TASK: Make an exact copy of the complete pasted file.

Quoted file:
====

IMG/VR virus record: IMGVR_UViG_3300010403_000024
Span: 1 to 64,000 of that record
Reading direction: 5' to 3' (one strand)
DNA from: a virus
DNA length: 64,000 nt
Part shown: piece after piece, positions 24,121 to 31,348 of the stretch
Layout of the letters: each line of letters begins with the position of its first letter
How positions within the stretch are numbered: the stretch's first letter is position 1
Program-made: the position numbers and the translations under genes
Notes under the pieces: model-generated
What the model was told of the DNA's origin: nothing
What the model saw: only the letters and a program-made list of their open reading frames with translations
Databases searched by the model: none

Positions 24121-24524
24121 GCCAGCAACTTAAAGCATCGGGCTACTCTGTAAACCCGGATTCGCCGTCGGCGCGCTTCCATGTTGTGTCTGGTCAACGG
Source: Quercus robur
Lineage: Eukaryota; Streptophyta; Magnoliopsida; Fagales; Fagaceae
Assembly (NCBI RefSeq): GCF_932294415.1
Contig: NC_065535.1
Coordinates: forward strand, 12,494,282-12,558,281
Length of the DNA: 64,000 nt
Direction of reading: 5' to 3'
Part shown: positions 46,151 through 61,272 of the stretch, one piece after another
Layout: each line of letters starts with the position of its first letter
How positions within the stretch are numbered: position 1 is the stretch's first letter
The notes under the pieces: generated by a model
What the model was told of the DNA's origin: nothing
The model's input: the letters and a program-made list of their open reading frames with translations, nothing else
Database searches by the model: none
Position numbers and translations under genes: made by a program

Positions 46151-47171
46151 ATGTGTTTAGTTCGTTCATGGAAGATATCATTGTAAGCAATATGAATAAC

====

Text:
IMG/VR virus record: IMGVR_UViG_3300010403_000024
Span: 1 to 64,000 of that record
Reading direction: 5' to 3' (one strand)
DNA from: a virus
DNA length: 64,000 nt
Part shown: piece after piece, positions 24,121 to 31,348 of the stretch
Layout of the letters: each line of letters begins with the position of its first letter
How positions within the stretch are numbered: the stretch's first letter is position 1
Program-made: the position numbers and the translations under genes
Notes under the pieces: model-generated
What the model was told of the DNA's origin: nothing
What the model saw: only the letters and a program-made list of their open reading frames with translations
Databases searched by the model: none

Positions 24121-24524
24121 GCCAGCAACTTAAAGCATCGGGCTACTCTGTAAACCCGGATTCGCCGTCGGCGCGCTTCCATGTTGTGTCTGGTCAACGG
Source: Quercus robur
Lineage: Eukaryota; Streptophyta; Magnoliopsida; Fagales; Fagaceae
Assembly (NCBI RefSeq): GCF_932294415.1
Contig: NC_065535.1
Coordinates: forward strand, 12,494,282-12,558,281
Length of the DNA: 64,000 nt
Direction of reading: 5' to 3'
Part shown: positions 46,151 through 61,272 of the stretch, one piece after another
Layout: each line of letters starts with the position of its first letter
How positions within the stretch are numbered: position 1 is the stretch's first letter
The notes under the pieces: generated by a model
What the model was told of the DNA's origin: nothing
The model's input: the letters and a program-made list of their open reading frames with translations, nothing else
Database searches by the model: none
Position numbers and translations under genes: made by a program

Positions 46151-47171
46151 ATGTGTTTAGTTCGTTCATGGAAGATATCATTGTAAGCAATATGAATAAC